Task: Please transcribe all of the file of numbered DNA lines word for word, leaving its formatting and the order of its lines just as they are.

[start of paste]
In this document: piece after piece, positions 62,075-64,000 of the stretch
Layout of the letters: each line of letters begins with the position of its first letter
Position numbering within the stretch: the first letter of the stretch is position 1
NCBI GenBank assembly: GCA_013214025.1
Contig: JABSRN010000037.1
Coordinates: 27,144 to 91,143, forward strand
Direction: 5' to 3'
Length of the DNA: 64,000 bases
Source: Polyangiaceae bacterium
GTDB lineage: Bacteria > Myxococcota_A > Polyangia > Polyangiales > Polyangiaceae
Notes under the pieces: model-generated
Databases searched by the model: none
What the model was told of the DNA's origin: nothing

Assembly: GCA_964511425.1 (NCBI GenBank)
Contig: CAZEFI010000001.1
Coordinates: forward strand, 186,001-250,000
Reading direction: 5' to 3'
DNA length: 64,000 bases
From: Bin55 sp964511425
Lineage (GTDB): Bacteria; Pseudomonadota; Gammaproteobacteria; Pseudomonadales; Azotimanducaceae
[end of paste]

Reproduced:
In this document: piece after piece, positions 62,075-64,000 of the stretch
Layout of the letters: each line of letters begins with the position of its first letter
Position numbering within the stretch: the first letter of the stretch is position 1
NCBI GenBank assembly: GCA_013214025.1
Contig: JABSRN010000037.1
Coordinates: 27,144 to 91,143, forward strand
Direction: 5' to 3'
Length of the DNA: 64,000 bases
Source: Polyangiaceae bacterium
GTDB lineage: Bacteria > Myxococcota_A > Polyangia > Polyangiales > Polyangiaceae
Notes under the pieces: model-generated
Databases searched by the model: none
What the model was told of the DNA's origin: nothing

Assembly: GCA_964511425.1 (NCBI GenBank)
Contig: CAZEFI010000001.1
Coordinates: forward strand, 186,001-250,000
Reading direction: 5' to 3'
DNA length: 64,000 bases
From: Bin55 sp964511425
Lineage (GTDB): Bacteria; Pseudomonadota; Gammaproteobacteria; Pseudomonadales; Azotimanducaceae